So one could maybe argue that van Creveld is talking about presumed capacity taking all this into account. But that doesn’t work either. Below is an excerpt from a radio transmission from the DAK war diary, giving monthly figures unloaded for May to August 1941 in Tripoli and Benghazi. An issue in Tripoli’s capacity to me seems to be the transfer to coastal shipping. I would presume that in many cases this transfer would be done while the ships involved are not necessarily moored, but are somewhat offshore, and that it is done directly from ship to ship, or by barge from ship to ship, and therefore does not necessarily constitute a direct impact on the port facilities beyond requiring barges.

Nevertheless, as the table clearly shows, Tripoli attained above 1,500 tons/day in three out of four months listed below, and Benghazi reached over 850 tons in one month. It is important to note that the ports would not have operated at capacity (even considering restrictions outlined above), with flow of goods related to convoy arrivals. So there would be days of heavy activity followed by days of no activity. Better scheduling of convoys could have taken advantage of this spare capacity.

Port/Classification

May

June

July

August

Tripoli German Cargo 20,300 17,000 35,800 17,400
Tripoli Italian Cargo (includes civilian) 26,000 45,000 28,800 49,300
Tripoli Total Cargo 46,300 62,000 64,600 66,700
Tripoli Coastal Transfer 16,380 14,700 11,720 13,820
Tripoli Daily Cargo Discharge 981 1,551 1,734 1,734
Tripoli Daily Coastal Transfer 537 482 384 453
Tripoli Total Handling Daily 1,518 2,033 2,118 2,187
         
Benghazi German Direct 1,420 4,570 3,470
Benghazi German Coastal 10,580 7,100 5,720 7,920
Benghazi Italian Direct 5,000 3,500 7,100 10,700
Benghazi Italian Coastal 5,800 7,600 6,000 5,900
Benghazi Total Receipt 22,800 18,200 23,390 27,990
Benghazi Daily 748 597 767 918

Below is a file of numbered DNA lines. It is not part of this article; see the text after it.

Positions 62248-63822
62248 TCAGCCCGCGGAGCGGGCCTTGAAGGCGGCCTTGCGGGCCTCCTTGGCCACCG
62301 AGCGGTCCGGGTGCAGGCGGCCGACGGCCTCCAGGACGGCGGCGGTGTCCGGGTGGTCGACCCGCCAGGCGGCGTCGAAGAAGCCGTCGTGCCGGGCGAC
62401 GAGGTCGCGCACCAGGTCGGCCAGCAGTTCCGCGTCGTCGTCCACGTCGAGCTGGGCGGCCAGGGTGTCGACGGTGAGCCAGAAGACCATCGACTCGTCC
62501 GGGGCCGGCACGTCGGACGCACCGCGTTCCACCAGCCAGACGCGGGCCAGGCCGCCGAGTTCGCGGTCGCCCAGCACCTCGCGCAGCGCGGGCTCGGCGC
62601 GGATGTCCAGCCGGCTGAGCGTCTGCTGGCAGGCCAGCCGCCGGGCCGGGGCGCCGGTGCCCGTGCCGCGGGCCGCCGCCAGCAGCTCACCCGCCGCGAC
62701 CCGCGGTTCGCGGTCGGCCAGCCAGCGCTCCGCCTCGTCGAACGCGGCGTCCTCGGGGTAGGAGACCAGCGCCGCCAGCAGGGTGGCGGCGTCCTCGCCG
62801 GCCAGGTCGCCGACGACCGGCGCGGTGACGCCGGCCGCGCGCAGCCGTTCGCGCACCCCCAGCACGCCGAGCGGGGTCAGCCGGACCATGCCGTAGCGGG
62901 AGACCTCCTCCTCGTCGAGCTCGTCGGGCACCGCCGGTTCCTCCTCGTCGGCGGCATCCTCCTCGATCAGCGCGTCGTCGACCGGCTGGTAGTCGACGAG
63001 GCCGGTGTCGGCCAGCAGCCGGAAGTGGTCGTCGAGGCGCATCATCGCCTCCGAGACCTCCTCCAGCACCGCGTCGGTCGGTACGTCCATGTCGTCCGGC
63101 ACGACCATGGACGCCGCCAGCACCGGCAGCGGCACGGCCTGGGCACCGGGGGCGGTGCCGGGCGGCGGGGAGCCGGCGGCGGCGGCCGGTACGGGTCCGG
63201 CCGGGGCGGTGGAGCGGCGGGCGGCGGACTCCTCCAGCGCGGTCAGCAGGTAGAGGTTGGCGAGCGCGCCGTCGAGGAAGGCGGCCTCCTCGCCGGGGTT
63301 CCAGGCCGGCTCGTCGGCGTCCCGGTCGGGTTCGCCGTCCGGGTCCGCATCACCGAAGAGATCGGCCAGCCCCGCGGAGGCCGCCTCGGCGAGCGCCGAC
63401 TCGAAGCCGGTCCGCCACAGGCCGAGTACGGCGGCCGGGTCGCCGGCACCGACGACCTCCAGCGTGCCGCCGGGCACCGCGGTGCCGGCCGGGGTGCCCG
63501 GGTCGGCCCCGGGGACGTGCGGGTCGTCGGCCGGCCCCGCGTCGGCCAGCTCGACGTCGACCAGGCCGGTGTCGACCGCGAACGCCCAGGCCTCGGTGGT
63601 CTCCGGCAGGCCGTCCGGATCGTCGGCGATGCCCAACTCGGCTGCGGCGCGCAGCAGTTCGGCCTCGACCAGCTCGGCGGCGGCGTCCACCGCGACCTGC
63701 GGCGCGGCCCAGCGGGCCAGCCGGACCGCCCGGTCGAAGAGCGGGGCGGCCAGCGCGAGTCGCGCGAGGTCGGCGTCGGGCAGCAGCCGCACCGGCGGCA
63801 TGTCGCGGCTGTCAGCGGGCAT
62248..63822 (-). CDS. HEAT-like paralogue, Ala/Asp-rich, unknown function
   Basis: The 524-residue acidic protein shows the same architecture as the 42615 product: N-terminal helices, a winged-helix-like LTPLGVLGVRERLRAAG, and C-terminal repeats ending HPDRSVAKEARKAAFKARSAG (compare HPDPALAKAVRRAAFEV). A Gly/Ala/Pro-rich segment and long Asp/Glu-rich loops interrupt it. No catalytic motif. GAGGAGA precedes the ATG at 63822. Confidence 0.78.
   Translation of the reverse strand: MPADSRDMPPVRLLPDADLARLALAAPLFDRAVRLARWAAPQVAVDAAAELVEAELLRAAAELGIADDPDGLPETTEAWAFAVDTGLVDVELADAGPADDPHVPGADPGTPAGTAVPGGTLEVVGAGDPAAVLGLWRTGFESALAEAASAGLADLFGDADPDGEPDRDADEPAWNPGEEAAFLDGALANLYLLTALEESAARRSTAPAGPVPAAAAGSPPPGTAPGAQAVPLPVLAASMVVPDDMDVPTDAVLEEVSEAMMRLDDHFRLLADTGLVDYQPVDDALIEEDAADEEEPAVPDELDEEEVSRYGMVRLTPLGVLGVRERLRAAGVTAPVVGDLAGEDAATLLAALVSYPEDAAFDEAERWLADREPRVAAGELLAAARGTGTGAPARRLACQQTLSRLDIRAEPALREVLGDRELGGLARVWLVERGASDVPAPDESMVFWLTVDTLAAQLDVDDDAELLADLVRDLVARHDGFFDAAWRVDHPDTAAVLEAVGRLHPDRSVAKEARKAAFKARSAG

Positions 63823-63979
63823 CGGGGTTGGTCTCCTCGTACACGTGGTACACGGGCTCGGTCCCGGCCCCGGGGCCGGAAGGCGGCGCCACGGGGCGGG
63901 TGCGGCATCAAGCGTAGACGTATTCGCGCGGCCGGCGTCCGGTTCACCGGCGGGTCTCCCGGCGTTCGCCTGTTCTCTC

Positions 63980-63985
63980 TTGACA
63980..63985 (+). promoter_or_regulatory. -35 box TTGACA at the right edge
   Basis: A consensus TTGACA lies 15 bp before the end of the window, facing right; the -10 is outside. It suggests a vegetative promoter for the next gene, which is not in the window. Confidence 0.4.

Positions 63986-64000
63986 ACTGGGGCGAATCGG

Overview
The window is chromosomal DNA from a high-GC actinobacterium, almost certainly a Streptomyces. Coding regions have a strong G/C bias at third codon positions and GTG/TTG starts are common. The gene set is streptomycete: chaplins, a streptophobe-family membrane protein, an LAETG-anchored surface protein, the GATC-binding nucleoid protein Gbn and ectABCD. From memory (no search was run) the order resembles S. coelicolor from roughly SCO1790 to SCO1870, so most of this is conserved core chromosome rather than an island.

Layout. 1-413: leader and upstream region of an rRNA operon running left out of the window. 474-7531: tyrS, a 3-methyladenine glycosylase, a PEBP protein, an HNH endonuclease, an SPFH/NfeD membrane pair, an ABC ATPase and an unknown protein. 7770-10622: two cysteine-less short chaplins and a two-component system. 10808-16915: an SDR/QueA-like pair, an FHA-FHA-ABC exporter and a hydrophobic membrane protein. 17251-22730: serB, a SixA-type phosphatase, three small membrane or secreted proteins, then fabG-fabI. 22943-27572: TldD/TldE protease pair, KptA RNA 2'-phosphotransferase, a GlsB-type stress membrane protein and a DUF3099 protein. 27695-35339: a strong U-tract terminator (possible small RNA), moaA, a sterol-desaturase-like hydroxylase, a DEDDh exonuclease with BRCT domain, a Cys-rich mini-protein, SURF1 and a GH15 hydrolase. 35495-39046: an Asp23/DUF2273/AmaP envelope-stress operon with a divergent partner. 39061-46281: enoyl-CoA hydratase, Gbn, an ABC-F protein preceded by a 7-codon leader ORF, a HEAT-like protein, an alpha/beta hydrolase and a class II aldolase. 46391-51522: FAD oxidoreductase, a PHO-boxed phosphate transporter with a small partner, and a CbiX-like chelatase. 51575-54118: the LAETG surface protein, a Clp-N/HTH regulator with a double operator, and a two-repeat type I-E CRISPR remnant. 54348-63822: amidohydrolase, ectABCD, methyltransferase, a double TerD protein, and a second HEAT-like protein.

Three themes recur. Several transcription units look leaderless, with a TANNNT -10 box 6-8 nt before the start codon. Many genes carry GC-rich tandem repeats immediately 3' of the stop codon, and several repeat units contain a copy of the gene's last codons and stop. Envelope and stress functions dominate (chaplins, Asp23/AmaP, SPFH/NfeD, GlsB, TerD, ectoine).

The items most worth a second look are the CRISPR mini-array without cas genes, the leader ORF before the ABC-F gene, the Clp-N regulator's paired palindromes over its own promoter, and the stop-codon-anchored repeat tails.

Total North Africa 52,720 65,500 76,270 80,870

On 1 November 1941 a note is appended to the war diary of German Naval Command South that states that the situation has not changed since the memo of 11 August 1941, and that based on experience to date the capacity of the harbour was assumed to be 30,000 tons monthly, but that it was feared that weather conditions and expected damage from air attacks would reduce this over the next few months. It crucially does state however that the real discharge capacity is higher, and has not been reached due to a combination of adverse weather conditions, enemy action, and a lack of shipping.

The inescapable conclusion of this is that van Creveld’s numbers on port capacity are wrong. It is important to note that this does not affect his main argument however, which is rather concerned with port distance from the frontlines, and which I continue to believe stacks up.

Other items of note:
– in terms of the impact that distance had on the effectiveness of supply, a German claim in a document on submarine supplies to Bardia, namely that 100 tons of cargo discharged in Bardia were of equal value as 600 tons discharged in Benghazi!

Finally, this concerns itself mainly with the transport of vehicles and supplies. Transport of troops by air is more fuel efficient than by sea, but was restricted by a lack of available planes (100 planes required, but only 15-20 available with a capacity of 30 troops each (I presume Sm.82), and these need heavy maintenance after just two round-trips). Shortly after the 12 September conference, Mussolini prohibited transport by sea in passenger liners in any case, following the sinking of the Neptunia and Oceania (see here) in which 384 soldiers and sailors lost their lifes, and which had been preceded by the loss of MV Esperia in August (see here). Transport had obviously been authorized again by January 1942, when the liver Victoria participated in operation T.18, and was promptly sunk by aerial torpedoes, again with heavy loss of life.

There are good pictures of Neptunia, Oceania, and Victoria, which was lost to aerial torpedoes on 23 Jan 42 at this link.

Another weird co-incidence – Ankara 2011 and Ankara 1941

I came across a short article in The Times today about a Turkish ferry which has carried out a humanitarian mission to Misratha, bringing wounded civilians to Benghazi.

http://www.bbc.co.uk/news/mobile/world-africa-12953538

In 1941, another Ankara, a German railway ferry vessel, brought German tanks to Benghazi, just in time for the Afrikakorps to strike back at the pursuing 22 Armoured Brigade and quite comprehensively defeat it in a series of battles between Christmas and New Year’s Eve 1941.

You can find some detailed info about it here: http://forum.axishistory.com/viewtopic.php?t=130956